At a time when independent public media are crucial to ensuring that citizens have access to trusted and verified information, many are facing new and ongoing threats from political interference and funding cuts. Here we reflect on some of these challenges, many of which have been amplified by the COVID-19 crisis.

Part of our role at the Public Media Alliance is to advocate for the values of public service media (PSM) worldwide. While this often means promoting the individual merits of PSM and their specialisms in educating, informing and entertaining, it also means defending their role, and at times, their very existence when under attack from governments, populist rhetoric and funding cuts.

The paragraph above was written in February, before the declaration of a global pandemic. Yet the pandemic it seems, has both amplified the critical roles that public media play in society while exacerbating the threats facing them and press freedom more broadly.

More than ever, publics are turning to PSM as they search for trusted content and information. Many outlets doubled down on the production of educational content as schools closed, and refocussed efforts on news gathering and holding governments to account. Some, like SBS in Australia, have launched in-depth multilingual content to reach diverse audiences. In Germany, 84 percent of adults over the age of 14 placed huge importance on the role of public media during the crisis. Other PSM have launched funds to support content creators, despite facing their own financial challenges.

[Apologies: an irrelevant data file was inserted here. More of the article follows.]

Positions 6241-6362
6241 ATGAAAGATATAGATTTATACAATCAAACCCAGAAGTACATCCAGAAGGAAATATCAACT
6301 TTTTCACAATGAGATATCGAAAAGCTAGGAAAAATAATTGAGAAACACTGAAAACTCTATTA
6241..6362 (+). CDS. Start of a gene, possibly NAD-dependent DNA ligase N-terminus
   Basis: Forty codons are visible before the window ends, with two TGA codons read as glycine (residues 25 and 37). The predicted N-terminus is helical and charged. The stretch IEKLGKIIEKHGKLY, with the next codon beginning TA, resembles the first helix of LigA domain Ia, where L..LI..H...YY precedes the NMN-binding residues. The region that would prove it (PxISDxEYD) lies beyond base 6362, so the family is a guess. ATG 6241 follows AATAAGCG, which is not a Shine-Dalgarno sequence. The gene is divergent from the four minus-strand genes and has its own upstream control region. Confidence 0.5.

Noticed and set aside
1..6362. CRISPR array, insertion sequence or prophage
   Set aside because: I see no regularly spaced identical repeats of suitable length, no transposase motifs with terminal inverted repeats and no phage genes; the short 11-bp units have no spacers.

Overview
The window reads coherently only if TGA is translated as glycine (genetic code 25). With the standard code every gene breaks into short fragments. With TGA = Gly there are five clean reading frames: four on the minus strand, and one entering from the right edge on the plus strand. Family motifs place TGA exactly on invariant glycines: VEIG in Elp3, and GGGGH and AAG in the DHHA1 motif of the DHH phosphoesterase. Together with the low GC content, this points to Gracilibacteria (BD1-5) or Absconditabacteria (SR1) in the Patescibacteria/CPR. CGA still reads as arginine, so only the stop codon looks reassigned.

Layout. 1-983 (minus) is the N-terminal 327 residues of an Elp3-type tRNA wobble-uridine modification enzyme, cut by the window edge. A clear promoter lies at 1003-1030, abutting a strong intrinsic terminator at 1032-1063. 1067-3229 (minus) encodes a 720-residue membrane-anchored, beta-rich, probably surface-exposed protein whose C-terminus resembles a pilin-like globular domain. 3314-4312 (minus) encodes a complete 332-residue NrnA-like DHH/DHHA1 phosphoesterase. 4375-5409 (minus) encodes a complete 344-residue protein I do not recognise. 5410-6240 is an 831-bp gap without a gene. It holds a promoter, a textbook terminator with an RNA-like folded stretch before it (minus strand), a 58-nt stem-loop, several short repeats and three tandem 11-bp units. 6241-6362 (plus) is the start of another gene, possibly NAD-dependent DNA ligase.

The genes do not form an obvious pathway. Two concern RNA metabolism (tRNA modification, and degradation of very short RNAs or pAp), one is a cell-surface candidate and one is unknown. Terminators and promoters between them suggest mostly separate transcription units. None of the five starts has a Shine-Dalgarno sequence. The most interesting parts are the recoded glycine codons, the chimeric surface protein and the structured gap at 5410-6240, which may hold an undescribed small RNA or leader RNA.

Read more: Coronavirus Resources and Best Practices

Political pressure

Yet this hasn’t stopped governments from taking advantage of the situation, using the pandemic as an excuse to curtail media freedom, implement draconian legislation and undermine trust in independent news media.

Some have used the pandemic as a guise though which to implement sweeping reform. The imposition of new security laws in Hong Kong by Beijing not only poses an existential threat to the editorial independence of public broadcaster RTHK, but also the relative freedoms that journalists and citizens have experienced since 1997 in comparison to China.

Across parts of Central Europe, political interference in PSM has been rife, with frequent verbal attacks on Slovenia’s RTVSlo and attempts to politicise the board of Ceska Televize. In Hungary, emergency laws have allowed the government to restrict press freedom and tighten its control over the flow of public information.

Read more: Public media in Poland?

Poland’s government continues to solidify its influence over former public broadcaster TVP, which has been widely accused of acting as a government mouthpiece throughout the latest presidential election and failing to hold leadership to account at the height of the pandemic.

Funding cuts

Elsewhere, the clear value and public support for robust, well-funded PSM hasn’t stopped the introduction of hugely damaging cuts that could undermine their ability to effectively inform democracy.